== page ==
Repetitive Low-Level Blast Exposure Improves Behavioral Deficits and Chronically Lowers Aβ42 in an Alzheimer Disease Transgenic Mouse Model

Georgina Perez Garcia, Rita De Gasperi, Anna E. Tschiffely, Miguel A. Gama Sosa, Rania Abutarboush, Usmah Kawoos, Jonathan K. Statz, Stephanie Ciarlone, Eileen Reed, Theepica Jeyarajah, Gissel M. Perez, Alena Otero-Pagan, Dylan Pryor, Patrick R. Hof, David G. Cook, Sam Gandy, Gregory A. Elder, Stephen T. Ahlers*

*Corresponding author for this work

Research output: Contribution to journalArticlepeer-review

12 Scopus citations


Public awareness of traumatic brain injury (TBI) in the military increased recently because of the conflicts in Iraq and Afghanistan where blast injury was the most common mechanism of injury. Besides overt injuries, concerns also exist over the potential adverse consequences of subclinical blast exposures, which are common for many service members. A TBI is a risk factor for the later development of neurodegenerative diseases, including Alzheimer disease (AD)-like disorders. Studies of acute TBI in humans and animals have suggested that increased processing of the amyloid precursor protein (APP) toward the amyloid beta protein (Aβ) may explain the epidemiological associations with AD. In a previous study, however, we found in both rat and mouse models of blast overpressure exposure that rather than increasing, rodent brain Aβ42 levels were decreased after acute blast exposure. Here we subjected APP/presenilin 1 transgenic mice (APP/PS1 Tg) to an extended sequence of repetitive low-level blast exposures (34.5 kPa) administered three times per week over eight weeks. If initiated at 20 weeks of age, these repetitive exposures, which were designed to mimic human subclinical blast exposures, reduced anxiety and improved cognition as well as social interactions in APP/PS1 Tg mice, returning many behavioral parameters in APP/PS1 Tg mice to levels of non-transgenic wild type mice. Repetitive low-level blast exposure was less effective at improving behavioral deficits in APP/PS1 Tg mice when begun at 36 weeks of age. While amyloid plaque loads were unchanged, Aβ 42 levels and Aβ oligomers were reduced in the brain of mice exposed to repetitive low-level blast exposures initiated at 20 weeks of age, although levels did not directly correlate with behavioral parameters in individual animals. These results have implications for understanding the nature of blast effects on the brain and their relationship to human neurodegenerative diseases.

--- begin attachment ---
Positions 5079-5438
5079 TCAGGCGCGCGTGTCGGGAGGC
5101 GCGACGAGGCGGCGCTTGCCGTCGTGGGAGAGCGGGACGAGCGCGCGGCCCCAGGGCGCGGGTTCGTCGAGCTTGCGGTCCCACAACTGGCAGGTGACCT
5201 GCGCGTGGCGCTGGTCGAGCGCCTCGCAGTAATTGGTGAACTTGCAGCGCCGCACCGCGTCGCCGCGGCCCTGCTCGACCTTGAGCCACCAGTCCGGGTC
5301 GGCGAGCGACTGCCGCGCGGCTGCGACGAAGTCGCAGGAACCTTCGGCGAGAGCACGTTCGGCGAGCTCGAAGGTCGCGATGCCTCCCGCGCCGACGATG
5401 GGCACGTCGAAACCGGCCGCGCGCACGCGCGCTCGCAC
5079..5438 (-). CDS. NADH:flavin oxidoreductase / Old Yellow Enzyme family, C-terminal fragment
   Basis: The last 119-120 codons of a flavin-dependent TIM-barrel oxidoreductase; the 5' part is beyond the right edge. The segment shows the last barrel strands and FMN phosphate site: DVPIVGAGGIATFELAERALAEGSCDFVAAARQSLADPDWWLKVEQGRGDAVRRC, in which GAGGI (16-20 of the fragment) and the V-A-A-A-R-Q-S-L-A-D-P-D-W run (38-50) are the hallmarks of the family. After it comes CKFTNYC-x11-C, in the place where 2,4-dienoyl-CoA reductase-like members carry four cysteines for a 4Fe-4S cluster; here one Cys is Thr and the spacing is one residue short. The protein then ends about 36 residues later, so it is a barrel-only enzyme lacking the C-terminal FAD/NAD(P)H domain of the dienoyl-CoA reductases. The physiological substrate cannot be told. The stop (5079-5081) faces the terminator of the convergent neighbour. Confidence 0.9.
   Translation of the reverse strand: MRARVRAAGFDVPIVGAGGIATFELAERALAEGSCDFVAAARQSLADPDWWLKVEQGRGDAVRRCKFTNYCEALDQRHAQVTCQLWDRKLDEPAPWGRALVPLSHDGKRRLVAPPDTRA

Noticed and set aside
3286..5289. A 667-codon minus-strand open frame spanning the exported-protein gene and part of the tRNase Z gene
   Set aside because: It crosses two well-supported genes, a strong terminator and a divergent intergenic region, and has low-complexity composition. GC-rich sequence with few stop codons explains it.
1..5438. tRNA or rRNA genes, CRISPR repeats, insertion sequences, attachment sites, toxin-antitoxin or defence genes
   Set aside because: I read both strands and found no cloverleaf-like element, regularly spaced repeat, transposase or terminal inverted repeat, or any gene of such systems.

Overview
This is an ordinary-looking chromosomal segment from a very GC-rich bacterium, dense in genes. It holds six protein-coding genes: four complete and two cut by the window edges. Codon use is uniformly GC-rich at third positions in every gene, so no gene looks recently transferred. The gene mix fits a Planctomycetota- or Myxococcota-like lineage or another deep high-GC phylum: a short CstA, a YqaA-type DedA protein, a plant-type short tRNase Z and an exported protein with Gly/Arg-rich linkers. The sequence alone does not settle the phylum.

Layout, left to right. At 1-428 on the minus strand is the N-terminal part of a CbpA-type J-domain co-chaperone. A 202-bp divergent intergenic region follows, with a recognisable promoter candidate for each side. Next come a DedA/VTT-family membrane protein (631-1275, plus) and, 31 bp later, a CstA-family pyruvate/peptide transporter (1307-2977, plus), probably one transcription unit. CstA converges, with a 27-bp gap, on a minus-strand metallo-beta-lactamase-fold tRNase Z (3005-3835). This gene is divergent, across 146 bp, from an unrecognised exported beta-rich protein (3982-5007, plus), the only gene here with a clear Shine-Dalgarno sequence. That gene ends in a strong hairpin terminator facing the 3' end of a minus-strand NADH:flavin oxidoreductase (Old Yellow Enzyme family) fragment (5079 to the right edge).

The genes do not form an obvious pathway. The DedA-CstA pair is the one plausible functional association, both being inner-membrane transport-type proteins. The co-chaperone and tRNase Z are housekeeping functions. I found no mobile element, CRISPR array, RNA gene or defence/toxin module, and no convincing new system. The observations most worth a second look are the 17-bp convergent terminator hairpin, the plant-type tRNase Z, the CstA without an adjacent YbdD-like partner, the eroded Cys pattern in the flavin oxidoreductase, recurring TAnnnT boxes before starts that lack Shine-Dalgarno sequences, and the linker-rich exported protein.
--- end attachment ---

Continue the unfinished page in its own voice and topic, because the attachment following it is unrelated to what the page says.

Original languageEnglish
Pages (from-to)3146-3173
Number of pages28
JournalJournal of Neurotrauma
Issue number22
StatePublished - 15 Nov 2021
Externally publishedYes


  • Alzheimer disease
  • amyloid beta protein
  • blast
  • transgenic mouse
  • traumatic brain injury


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